• Arthropod communities and passerine diet: effects of shrub expansion in Western Alaska

      McDermott, Molly Tankersley; Doak, Pat; Breed, Greg; Handel, Colleen; Mulder, Christa (2017-08)
      Across the Arctic, taller woody shrubs, particularly willow (Salix spp.), birch (Betula spp.), and alder (Alnus spp.), have been expanding rapidly onto tundra. Changes in vegetation structure can alter the physical habitat structure, thermal environment, and food available to arthropods, which play an important role in the structure and functioning of Arctic ecosystems. Not only do they provide key ecosystem services such as pollination and nutrient cycling, they are an essential food source for migratory birds. In this study I examined the relationships between the abundance, diversity, and community composition of arthropods and the height and cover of several shrub species across a tundra-shrub gradient in northwestern Alaska. To characterize nestling diet of common passerines that occupy this gradient, I used next-generation sequencing of fecal matter. Willow cover was strongly and consistently associated with abundance and biomass of arthropods and significant shifts in arthropod community composition and diversity. Key nestling prey items were positively associated with both willow and ericaceous shrubs. Diet composition varied significantly among bird species and spatially within species, however, I found that temporal variability in prey abundance did not have a strong relationship to the probability of consumption. I predict that the wide temporal window of prey availability and high diet diversity may protect these birds against negative impacts from climate-driven shifts in prey phenology and abundance. Taken together, my results suggest that shrub expansion could result in a significant shift in Arctic food-web structure and an increase in food availability for insectivores, although future ecosystem change in the Arctic is likely to be heterogeneous as shrub types are expanding at different rates and in different places across the Arctic.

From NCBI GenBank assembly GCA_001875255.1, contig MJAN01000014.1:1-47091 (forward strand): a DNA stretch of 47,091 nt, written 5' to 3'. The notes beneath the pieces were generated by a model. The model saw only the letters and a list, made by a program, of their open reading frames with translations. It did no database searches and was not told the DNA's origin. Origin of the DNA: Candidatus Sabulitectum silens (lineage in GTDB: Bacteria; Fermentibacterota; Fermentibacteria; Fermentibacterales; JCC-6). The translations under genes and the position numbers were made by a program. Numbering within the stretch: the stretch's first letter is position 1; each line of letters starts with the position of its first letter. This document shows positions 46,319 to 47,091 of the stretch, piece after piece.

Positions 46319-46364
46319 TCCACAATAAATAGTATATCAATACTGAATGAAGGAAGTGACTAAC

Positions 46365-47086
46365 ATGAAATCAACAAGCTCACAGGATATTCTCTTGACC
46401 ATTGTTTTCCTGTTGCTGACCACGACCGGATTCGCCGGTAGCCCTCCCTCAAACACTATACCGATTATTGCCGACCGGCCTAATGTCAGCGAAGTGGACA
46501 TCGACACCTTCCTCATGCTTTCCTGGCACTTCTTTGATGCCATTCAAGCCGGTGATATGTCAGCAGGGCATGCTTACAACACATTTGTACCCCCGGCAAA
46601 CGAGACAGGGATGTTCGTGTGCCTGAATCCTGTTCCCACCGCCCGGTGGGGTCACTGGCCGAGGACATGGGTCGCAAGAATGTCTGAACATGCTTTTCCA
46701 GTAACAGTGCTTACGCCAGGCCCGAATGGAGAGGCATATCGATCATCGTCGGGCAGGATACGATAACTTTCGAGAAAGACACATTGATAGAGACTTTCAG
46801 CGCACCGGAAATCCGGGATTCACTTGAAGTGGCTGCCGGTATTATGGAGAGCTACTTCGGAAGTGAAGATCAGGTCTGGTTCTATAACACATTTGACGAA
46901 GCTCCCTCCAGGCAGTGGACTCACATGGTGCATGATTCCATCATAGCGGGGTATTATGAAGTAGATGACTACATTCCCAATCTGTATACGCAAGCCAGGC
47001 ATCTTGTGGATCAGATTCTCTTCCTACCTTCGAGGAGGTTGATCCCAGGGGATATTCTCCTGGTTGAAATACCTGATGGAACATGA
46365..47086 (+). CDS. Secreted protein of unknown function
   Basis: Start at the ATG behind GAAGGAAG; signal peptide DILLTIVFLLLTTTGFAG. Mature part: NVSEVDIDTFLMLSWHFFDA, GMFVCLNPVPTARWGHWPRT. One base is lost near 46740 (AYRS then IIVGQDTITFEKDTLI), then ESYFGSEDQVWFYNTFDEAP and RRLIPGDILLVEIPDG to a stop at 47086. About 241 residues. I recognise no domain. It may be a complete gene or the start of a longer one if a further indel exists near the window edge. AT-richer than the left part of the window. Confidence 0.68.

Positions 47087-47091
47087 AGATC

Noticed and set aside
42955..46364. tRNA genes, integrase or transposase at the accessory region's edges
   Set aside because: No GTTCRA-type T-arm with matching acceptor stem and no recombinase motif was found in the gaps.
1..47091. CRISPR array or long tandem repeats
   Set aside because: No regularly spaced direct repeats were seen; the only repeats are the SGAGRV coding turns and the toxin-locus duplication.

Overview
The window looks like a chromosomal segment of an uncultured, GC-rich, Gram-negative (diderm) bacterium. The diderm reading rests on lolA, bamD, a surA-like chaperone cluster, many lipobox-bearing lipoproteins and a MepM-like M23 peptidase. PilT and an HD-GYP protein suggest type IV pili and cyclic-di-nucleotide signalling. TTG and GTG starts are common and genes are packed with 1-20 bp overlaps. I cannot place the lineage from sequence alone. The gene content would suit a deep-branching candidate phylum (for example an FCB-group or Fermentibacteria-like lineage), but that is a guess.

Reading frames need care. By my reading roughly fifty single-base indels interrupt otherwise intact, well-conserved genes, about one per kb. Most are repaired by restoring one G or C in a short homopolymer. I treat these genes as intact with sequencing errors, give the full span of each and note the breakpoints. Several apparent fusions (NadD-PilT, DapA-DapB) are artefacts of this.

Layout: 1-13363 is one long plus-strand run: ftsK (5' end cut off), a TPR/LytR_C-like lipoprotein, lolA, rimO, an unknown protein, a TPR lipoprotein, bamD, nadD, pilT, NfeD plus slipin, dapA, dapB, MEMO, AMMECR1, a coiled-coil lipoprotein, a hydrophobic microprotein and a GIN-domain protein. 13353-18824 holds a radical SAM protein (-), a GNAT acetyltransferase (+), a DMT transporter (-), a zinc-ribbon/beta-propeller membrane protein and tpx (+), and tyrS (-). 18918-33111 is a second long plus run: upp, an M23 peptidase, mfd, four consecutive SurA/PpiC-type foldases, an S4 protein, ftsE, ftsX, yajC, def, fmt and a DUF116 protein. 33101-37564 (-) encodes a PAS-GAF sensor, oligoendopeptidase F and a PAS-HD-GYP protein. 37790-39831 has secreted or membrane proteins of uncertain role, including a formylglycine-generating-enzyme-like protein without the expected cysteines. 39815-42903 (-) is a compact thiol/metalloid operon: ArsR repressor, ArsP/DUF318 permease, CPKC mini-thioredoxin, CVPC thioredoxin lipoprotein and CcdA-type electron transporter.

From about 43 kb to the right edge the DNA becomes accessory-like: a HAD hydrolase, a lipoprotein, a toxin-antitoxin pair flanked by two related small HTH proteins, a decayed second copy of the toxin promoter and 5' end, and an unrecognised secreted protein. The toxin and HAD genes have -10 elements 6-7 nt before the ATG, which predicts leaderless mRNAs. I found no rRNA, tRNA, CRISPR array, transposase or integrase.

• Assessing seasonal trends in harbor seal (Phoca vitulina) diet using stable isotope analysis along the whisker

      Smith, Justin Arthur; O'Brien, Diane; Horstmann, Larissa; Breed, Greg; Karpovich, Shawna (2017-12)